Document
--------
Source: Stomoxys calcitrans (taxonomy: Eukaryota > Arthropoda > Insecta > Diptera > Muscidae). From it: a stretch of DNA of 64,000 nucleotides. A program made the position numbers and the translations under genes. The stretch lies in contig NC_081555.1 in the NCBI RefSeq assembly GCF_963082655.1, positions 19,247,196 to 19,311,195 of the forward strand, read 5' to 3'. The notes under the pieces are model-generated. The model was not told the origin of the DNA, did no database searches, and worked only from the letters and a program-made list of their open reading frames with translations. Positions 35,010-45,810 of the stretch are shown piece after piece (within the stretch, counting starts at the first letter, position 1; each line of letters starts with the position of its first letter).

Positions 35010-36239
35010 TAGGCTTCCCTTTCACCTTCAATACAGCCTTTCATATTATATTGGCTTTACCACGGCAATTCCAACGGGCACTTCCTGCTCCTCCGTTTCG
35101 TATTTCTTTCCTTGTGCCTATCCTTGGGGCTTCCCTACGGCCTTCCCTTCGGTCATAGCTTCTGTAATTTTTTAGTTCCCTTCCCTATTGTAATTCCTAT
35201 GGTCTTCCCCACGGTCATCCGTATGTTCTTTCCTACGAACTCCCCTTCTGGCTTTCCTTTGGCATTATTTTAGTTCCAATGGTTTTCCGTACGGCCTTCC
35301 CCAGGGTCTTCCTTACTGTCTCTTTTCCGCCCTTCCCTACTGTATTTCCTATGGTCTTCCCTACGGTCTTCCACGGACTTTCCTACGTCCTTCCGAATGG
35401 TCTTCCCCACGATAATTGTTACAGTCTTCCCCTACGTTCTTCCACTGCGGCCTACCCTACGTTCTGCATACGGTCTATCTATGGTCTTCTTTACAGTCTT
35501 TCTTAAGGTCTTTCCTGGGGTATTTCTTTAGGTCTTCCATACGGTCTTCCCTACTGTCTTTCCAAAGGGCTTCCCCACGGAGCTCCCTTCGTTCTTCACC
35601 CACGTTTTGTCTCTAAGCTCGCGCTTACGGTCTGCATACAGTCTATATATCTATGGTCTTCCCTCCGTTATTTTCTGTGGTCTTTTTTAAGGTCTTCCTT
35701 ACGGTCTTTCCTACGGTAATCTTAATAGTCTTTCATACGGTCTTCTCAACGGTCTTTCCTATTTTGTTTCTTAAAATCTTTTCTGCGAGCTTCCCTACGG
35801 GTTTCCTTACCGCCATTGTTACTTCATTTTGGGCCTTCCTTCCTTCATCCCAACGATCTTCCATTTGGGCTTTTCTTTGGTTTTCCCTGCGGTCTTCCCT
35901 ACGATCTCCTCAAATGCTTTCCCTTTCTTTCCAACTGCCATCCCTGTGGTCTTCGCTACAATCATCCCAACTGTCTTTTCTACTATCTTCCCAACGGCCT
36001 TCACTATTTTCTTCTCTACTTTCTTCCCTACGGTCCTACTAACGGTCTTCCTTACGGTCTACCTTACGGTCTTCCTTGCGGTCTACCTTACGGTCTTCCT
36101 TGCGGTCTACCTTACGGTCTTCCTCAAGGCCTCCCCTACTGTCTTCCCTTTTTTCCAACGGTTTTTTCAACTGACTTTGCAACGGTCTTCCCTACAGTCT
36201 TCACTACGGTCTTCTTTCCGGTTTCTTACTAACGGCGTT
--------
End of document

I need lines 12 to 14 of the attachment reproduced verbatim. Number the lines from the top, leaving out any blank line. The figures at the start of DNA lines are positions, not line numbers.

35901 ACGATCTCCTCAAATGCTTTCCCTTTCTTTCCAACTGCCATCCCTGTGGTCTTCGCTACAATCATCCCAACTGTCTTTTCTACTATCTTCCCAACGGCCT
36001 TCACTATTTTCTTCTCTACTTTCTTCCCTACGGTCCTACTAACGGTCTTCCTTACGGTCTACCTTACGGTCTTCCTTGCGGTCTACCTTACGGTCTTCCT
36101 TGCGGTCTACCTTACGGTCTTCCTCAAGGCCTCCCCTACTGTCTTCCCTTTTTTCCAACGGTTTTTTCAACTGACTTTGCAACGGTCTTCCCTACAGTCT